As conveyed at a pastor’s conference in Anuru, India—June 2, 2010

Learning how to be faithful in affliction is a necessary component to a life in God’s service. In fact, the will of God for any leader has more to do with how well they adapt to his way of doing things than it does with how many people they minister to.

God is primarily concerned with saving our own soul first, and then allowing us to go in his name to call others to salvation. The ingredient God uses to purify us is affliction. It is through affliction that rebellion and carnality are purged from our lives.

Christian leaders who pave the way for themselves to endure as little suffering as possible have not yet entered into God’s plan for purifying their lives. I’m convinced that every Christian leader learns obedience by the things they suffer (Heb. 5:8). And, if this is true, then the opposite of that is also true: a leader will never learn obedience if they consistently avoid hardship.

Believe it or not, we have a choice if and when we go through affliction. It all depends on whether we are led by our own dictation or the Lord’s will in our ministries. Sometimes, we get to thinking that God will put a “hedge of protection” around us because we are being faithful to carry out his calling. But the reality is that faith doesn’t grow on trees and the only way faith increases is through affliction.

Why Does God Keep it a Secret?

There are reasons why God gives us revelation about our calling, but will rarely go into detail about it. He knows that if we had foreknowledge of what lay ahead, we probably wouldn’t go through with his will. There are times when God will warn us of danger ahead, but most of the time walking unwittingly into tribulation is a necessary component for spiritual growth.

In Genesis, Joseph caught a glimpse of his calling when, at the age of seventeen, he received two dreams from the Lord. However, do you think Joseph would have gone through with God’s call on his life had he known the thirteen years of suffering that lay ahead of him to get there?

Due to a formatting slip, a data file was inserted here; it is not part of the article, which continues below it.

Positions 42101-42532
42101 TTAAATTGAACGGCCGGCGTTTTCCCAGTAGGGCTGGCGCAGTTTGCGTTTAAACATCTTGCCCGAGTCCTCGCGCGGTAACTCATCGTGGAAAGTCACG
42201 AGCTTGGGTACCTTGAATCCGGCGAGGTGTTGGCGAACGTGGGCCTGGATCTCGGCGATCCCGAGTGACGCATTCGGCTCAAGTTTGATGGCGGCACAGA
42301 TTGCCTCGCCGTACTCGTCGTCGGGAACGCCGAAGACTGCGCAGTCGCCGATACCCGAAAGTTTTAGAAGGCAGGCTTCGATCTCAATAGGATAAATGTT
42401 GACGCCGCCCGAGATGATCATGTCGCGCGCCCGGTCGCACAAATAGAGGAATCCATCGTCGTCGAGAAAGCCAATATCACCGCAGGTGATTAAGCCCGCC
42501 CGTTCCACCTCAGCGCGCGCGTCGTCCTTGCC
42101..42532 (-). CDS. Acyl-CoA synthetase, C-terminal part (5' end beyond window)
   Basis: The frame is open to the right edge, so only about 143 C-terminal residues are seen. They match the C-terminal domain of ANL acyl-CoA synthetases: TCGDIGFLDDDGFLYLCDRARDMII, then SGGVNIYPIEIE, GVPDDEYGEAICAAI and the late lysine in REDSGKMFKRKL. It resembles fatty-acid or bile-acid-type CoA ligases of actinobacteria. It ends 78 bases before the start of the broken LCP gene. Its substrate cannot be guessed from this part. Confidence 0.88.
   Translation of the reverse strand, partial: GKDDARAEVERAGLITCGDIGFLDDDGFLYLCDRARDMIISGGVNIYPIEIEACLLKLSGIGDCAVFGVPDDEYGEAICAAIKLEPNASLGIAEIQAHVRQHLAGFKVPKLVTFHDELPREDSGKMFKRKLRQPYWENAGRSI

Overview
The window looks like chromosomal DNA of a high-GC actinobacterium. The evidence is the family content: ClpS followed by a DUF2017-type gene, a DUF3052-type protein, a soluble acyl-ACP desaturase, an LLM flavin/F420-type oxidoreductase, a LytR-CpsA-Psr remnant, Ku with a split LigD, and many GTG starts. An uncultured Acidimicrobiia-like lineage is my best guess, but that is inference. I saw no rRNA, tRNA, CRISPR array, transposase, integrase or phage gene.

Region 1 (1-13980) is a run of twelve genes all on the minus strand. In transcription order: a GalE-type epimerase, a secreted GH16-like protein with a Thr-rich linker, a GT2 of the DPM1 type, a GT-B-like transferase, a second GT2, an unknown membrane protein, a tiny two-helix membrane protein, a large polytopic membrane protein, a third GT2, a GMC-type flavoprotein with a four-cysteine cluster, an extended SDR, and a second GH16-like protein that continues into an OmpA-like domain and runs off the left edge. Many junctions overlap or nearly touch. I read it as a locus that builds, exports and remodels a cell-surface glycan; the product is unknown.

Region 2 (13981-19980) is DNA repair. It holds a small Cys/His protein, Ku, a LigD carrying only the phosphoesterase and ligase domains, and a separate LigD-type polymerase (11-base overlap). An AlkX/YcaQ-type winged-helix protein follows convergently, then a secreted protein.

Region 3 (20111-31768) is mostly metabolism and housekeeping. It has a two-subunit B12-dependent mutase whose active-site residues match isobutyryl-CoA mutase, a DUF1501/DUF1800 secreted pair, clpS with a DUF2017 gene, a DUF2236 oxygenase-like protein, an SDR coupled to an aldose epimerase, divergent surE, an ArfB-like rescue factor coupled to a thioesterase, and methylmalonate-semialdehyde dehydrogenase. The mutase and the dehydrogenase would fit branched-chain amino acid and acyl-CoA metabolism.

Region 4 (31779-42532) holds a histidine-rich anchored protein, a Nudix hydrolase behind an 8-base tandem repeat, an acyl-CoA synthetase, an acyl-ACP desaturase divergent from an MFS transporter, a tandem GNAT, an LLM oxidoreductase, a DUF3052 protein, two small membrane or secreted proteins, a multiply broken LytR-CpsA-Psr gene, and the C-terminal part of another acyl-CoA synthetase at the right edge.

Once the affliction began, Joseph didn’t run from God or renounce his faith, but he continued to allow God to afflict him and was rewarded with a mighty ministry that saved thousands of lives.

God purposely withholds information about certain parts of our future so that we will learn to walk blindly into hardship he has set before us. It is through the unknown that we learn to rely on God for guidance and develop obedience to his will.

God’s Idea or Yours?

Leaders who receive a call from God sometimes have a tendency to embellish their own ideas on the call God has for them. I’ve known many pastors who have formed their ministries into something that has the appearance of being blessed by God, but in the end it has made them weak in faith and strong in self-reliance.

The reason Christian leaders have a tendency to get ahead of God is because they don’t want to feel out of control. Nobody likes walking into the unknown and it’s easier for some people to just assume that they know every aspect of God’s plan for their life rather than just waiting on him for direction.

Take John the Baptist, for example. He received a revelation from the Lord that he would prepare the way for the coming Messiah. It’s obvious how he (or anyone else for that matter) could be tempted to embellish on a revelation like that, and make assumptions about what their future ministry would look like.

God specifically withheld from John that his final days on earth would consist of imprisonment and death because God wanted John to learn to walk into the unknown in order to teach him to be faithful in affliction.

Unfortunately, once John was captured and thrown into prison, he began to doubt the divinity of Jesus. John never imagined that he would be rotting in prison awaiting the call to martyrdom while the Messiah was on the outside carrying out his ministry (Mt. 11:1-11).

Like so many ministers, John premeditated what his ministry would look like and assumed that God would pave the way for that to happen. At a time when Jesus needed John to exhibit total confidence in his ministry, he became doubtful of his calling.

We must remember that God has called each of us to a special destiny that can consist of great things, but we have also to realize that with great things comes great hardship. It is important that we learn to embrace the Lord during the times of affliction and not distance ourselves from him.

Don’t ever make assumptions about your ministry lest you fall into deception and become disillusioned if and when things don’t go as planned. Trust in him always, even down the path of the unknown, and he will be your peace and your fulfillment.

It is good for me that I have been afflicted; that I might learn thy statutes.
-Ps. 119:71